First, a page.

J Pediatr Neurol
DOI: 10.1055/s-0038-1660838
Original Article
Georg Thieme Verlag KG Stuttgart · New York

Incidence of Guillain–Barre's Syndrome in Children under 15 Years of Age in Oman

Roshan Koul
1  Child Health (Neurology), Sultan Qaboos University Hospital, Muscat, Oman
,
Amna Al-Fuitaisi
1  Child Health (Neurology), Sultan Qaboos University Hospital, Muscat, Oman
,
Nabil Macki
2  Child Health (Neurology), Royal Hospital, Muscat, Oman
,
Prakash Kurubarahalli Patel
3  Ministry of Health (MoH), Director General for Disease Surveillance and Control
,
Haleema Al-Balushi
3  Ministry of Health (MoH), Director General for Disease Surveillance and Control
,
Idris Al-Abaidani
3  Ministry of Health (MoH), Director General for Disease Surveillance and Control
,
Seif Salem Al-Abri
3  Ministry of Health (MoH), Director General for Disease Surveillance and Control
› Institutsangaben
Funding None.
Weitere Informationen

Publikationsverlauf

21. Februar 2018

13. Mai 2018

Publikationsdatum:
19. Juni 2018 (eFirst)

Abstract

Objective Guillain–Barre's syndrome (GBS) is an acute immune-mediated polyradiculoneuropathy seen in all ages but mostly in the adult population. We aim to report the incidence of GBS in children under 15 years of age in Oman, a Gulf country.

Methods All children with GBS under 15 years of age were included in the study from January 2002 to December 2016. The data were compiled in Microsoft Excel format and analysis was performed using SPSS, version 17.0. Population-based age- and sex-specific rates of GBS were calculated using the estimated population for each 5-year period based on 2004, 2009, and 2014 mid-year population, respectively. Relative risk and 95% confidence intervals of GBS at different age categories were calculated using the overall incidence of GBS in those under 15 years as reference.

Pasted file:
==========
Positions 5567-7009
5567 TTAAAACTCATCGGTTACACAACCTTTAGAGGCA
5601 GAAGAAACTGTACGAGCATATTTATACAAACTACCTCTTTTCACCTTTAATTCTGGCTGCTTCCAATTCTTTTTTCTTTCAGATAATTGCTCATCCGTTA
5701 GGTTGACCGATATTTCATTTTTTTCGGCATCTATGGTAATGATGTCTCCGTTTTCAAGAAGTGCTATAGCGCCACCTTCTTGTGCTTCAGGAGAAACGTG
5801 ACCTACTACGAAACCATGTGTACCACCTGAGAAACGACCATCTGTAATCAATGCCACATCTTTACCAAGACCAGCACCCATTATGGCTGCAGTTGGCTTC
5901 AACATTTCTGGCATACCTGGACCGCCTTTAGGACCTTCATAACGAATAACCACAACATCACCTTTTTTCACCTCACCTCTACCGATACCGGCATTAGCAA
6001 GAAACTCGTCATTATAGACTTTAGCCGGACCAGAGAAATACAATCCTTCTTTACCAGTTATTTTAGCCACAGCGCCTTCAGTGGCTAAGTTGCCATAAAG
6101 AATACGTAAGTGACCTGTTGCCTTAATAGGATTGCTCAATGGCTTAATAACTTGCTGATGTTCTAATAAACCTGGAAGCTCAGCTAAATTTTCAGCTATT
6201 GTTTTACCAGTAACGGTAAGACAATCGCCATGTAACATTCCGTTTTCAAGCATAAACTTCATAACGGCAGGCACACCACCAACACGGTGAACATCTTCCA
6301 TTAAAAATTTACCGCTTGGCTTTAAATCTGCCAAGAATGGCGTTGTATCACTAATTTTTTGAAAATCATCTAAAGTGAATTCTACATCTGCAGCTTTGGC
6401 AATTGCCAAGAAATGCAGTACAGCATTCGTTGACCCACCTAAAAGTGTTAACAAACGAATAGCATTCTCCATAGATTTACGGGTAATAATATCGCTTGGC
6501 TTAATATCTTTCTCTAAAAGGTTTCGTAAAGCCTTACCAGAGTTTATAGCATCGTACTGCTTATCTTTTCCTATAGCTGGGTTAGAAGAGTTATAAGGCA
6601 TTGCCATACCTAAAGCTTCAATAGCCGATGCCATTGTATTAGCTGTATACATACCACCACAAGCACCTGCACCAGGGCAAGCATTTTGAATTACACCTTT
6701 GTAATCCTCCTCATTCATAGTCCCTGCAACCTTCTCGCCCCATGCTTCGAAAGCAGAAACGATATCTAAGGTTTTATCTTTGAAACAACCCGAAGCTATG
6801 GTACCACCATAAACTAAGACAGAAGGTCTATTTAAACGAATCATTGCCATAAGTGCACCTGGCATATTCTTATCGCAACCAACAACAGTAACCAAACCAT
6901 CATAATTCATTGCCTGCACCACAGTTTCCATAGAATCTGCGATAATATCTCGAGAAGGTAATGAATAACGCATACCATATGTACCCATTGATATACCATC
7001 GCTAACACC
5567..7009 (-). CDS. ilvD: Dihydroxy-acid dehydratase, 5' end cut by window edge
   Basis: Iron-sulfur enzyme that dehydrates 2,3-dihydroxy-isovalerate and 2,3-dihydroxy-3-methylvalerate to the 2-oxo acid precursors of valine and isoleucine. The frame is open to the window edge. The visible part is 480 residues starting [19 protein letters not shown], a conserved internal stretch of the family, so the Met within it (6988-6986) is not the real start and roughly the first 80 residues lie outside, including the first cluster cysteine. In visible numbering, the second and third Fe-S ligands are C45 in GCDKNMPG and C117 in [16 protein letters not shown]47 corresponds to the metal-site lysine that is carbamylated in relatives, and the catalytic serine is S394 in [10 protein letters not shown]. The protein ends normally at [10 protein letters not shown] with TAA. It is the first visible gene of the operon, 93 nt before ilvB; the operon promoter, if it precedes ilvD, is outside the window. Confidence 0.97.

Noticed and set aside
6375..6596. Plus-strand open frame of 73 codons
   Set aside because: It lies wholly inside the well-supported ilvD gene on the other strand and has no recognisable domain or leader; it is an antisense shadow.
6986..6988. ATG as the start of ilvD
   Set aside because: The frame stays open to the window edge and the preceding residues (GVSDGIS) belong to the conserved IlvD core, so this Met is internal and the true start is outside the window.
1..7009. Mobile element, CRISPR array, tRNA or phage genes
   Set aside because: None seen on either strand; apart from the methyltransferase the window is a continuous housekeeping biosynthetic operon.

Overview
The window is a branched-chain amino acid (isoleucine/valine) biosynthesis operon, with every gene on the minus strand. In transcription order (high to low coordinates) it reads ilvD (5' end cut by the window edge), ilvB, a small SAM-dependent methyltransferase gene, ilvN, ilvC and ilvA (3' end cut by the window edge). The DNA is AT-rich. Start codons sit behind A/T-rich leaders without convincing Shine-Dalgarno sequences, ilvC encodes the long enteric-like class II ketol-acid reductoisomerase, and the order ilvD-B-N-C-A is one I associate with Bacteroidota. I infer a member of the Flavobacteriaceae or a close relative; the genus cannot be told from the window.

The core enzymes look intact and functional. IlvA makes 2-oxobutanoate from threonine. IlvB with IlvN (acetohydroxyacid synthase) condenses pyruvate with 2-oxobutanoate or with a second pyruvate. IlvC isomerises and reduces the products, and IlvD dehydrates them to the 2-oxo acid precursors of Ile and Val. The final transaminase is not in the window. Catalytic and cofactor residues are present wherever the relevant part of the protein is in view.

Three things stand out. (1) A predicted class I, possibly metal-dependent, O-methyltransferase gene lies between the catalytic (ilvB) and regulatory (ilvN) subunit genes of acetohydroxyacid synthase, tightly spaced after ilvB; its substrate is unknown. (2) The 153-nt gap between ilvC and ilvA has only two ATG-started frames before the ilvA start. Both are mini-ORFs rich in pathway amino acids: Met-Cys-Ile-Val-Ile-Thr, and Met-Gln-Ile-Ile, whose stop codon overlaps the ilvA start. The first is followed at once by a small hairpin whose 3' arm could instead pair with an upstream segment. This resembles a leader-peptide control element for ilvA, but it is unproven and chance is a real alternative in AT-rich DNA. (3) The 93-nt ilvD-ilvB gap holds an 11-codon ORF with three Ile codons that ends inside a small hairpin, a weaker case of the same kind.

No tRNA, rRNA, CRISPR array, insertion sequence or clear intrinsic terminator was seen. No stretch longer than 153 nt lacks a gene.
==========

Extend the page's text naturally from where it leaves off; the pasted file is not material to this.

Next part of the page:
Results The average annual incidence in those under 15 years was 3.1/100,000. Age-specific incidence was 4.0/100,000 in the age group 0 to 9 years and 4.7/100,000 in age group 0 to 4 years. Sixty percent had evidence of preceding infections, and the male to female ratio was 1.8:1. Fifty percent had cranial nerve involvement and 18% needed mechanical ventilation. Five percent had residual weakness. Intravenous immunoglobulins (IVIGs) were used in all, and 3.3% required plasmapheresis when they did not improve with IVIG. Clinical profile of the GBS was not different from the rest reported in the literature.

Conclusion The incidence of GBS in Oman was 3.1/100,000 (range: 2.7–3.5 cases/100,000) in children under 15 years of age. The GBS is a smaller proportion among the total acute flaccid paralysis cases.